This blog covers everything except sports and gardening, unless we find a really good link about using dead professional bowlers for mulch. The author is a StarTribune columnist, has been passing off fiction and hyperbole as insight since 1997, has run his own website since the Jurassic era of AOL, and was online when today’s college sophomores were a year away from being born. So get off his lawn.

The Original Zombies

Posted by: James Lileks under Gripes, Photos Updated: October 12, 2012 - 12:23 PM

Busy day. No column idea yet. You have any? No? Well, you’re no help. 

LANCE LAWSONLet’s check in with Minneapolis’ human lie-detector. According to these strips, the murder rate back in the 40s was at least 350 per year - and every one of the murderers thought he or she could get away with it by telling an elaborate story. There were probably more murders; if they found someone over a body holding a knife, screaming, they probably didn’t call in Lance. Only when the perp was middle-aged and shifty.

 

Solution at the bottom.

 

OH NOES i09 has the most unintentionally hilarious line of the morn” “Bryan Fuller's gritty Munsters reboot meets an ignominious fate.”

That’s what the Munsters needed, right? Grit. Dark and violent and brooding.

So let’s go to the link at shocktilyoudrop.com:

As Halloween nears, NBC turns Friday, October 26 into Fright Night when it premieres the pilot of the much-anticipated Mockingbird Lane (8-9 p.m. ET) - based on executive producer Bryan Fuller’s script and directed by executive producer Bryan Singer.

Mockingbird Lane is a new reimagined version of the classic 1960s comedy The Munsters, now as a visually spectacular one-hour drama with a darker edge and tone. The cast includes Jerry O’Connell as Herman Munster, Portia de Rossi as his wife Lily, Eddie Izzard as Grandpa, Mason Cook as Eddie and Charity Wakefield (“The Raven”) as Marilyn.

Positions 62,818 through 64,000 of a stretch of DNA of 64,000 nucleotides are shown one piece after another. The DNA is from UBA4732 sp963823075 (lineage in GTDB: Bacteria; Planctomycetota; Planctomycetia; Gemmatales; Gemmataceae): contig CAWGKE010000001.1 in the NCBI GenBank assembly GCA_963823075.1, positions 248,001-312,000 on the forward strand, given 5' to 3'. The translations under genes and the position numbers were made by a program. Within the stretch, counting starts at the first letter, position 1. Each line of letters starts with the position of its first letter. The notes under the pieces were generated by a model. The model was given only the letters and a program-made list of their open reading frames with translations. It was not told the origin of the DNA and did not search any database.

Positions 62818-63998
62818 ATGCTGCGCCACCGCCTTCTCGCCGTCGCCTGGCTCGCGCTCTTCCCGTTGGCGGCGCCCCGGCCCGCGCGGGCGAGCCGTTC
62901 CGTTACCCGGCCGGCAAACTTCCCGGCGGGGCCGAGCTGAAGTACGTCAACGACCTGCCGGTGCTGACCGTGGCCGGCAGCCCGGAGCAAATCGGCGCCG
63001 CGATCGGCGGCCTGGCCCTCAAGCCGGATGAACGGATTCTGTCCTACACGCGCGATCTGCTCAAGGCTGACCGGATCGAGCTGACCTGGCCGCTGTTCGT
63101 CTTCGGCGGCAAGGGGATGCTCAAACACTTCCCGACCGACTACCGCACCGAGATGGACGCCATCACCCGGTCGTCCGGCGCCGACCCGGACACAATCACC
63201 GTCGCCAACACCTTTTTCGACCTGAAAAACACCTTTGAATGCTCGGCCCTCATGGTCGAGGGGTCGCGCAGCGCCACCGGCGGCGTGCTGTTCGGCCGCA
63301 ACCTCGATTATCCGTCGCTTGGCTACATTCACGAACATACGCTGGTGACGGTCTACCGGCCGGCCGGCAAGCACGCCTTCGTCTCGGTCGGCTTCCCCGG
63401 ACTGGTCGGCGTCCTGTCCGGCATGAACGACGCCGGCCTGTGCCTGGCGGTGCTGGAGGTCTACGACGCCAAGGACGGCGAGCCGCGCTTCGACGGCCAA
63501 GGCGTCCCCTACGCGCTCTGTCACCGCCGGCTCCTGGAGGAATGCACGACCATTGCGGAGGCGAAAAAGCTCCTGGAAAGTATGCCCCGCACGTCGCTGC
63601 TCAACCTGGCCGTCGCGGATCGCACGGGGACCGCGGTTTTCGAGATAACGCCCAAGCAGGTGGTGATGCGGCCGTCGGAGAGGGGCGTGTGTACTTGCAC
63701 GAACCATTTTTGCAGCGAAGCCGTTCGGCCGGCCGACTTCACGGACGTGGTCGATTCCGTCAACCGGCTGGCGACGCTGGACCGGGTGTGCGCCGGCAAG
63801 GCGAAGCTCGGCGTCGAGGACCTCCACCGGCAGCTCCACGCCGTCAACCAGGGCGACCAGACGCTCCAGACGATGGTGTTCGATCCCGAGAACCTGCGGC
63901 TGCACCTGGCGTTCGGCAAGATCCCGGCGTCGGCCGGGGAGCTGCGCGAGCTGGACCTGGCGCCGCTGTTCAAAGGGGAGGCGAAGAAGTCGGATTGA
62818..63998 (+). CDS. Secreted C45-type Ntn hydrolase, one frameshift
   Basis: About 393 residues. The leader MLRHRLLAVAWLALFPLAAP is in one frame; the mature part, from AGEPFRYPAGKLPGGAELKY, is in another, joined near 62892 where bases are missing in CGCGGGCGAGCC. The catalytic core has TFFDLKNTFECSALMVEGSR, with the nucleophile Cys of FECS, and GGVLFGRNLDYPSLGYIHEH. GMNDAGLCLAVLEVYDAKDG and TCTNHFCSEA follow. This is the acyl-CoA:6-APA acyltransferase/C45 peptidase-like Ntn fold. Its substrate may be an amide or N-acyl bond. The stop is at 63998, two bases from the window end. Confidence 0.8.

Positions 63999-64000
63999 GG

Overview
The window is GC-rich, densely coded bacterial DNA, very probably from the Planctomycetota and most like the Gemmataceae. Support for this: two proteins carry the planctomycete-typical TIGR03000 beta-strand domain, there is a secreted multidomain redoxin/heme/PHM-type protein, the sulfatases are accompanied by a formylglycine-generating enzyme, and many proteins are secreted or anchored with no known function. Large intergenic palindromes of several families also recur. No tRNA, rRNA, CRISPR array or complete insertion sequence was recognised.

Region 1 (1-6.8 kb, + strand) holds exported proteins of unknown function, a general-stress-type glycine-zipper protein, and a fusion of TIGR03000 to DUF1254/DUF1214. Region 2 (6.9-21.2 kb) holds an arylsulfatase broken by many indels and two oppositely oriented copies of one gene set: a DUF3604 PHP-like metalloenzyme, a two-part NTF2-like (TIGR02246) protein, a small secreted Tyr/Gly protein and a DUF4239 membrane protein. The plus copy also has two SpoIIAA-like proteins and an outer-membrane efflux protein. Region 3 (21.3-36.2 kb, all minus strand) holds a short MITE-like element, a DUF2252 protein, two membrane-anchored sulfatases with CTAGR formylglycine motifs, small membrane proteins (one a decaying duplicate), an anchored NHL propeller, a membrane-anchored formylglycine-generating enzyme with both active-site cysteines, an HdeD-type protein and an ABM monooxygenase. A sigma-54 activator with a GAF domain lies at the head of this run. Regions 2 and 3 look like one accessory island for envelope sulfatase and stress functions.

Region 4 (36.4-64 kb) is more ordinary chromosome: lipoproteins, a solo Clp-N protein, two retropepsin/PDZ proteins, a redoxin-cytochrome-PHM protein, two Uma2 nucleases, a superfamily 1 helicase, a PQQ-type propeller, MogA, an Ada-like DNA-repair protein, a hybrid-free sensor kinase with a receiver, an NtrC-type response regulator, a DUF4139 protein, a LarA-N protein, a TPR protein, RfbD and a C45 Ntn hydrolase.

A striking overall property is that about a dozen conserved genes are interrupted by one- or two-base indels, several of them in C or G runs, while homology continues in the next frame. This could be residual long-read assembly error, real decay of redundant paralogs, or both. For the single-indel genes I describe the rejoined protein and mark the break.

How is this an ignominious fate? Because that’s all you’ll see of the show, it seems. There were “creative differences” between the network and the people who did the show; no doubt the network wanted something that was more Munstery. Meaning, fun. That was the point of the original, after all - a kid’s show, really, a broadly comic offering for those who found the vastly superior “Addams Family” a bit too cerebral.

Gomez Addams was really a marvellous character, wasn’t he? A role model for every man: rich, delighted by life, engrossed in his hobbies, a loving father, besotted by his wife. “The Munsters” was just silly, and you can’t watch it without feeling bad for Fred Gwynne.

Then:

 

 

Now.

 

 

Eh. Great them for the old show, though. Did it have lyrics? I’ll bet it did. Searching . . . yes. Of course.

 

When you are walking down the street at night

And behind you theres no one in view

But you hear mysterious feet at night,

Then The Munsters are following you!

 

And so on. Takes some practice to get the meter right, doesn't it. More here.

Why, look at this: the original pilot - in living color.

 

 

Some different cast members, including Happy Derman as the kid. Looks like he really wants to rip someone’s neck apart. Different theme, too. And it's in color, which they didn't do for the show, because they wanted that classic Universal Monster movie look! Sure. The lower costs were no doubt a secondary consideration.

SOLUTION It's simple: The victim held the role in such a way that the frayed end is below his hand instead of above it. To hold it like that he would have had to climb upside down!

It's always the little things that trip them up. Have a grand weekend; see you around.

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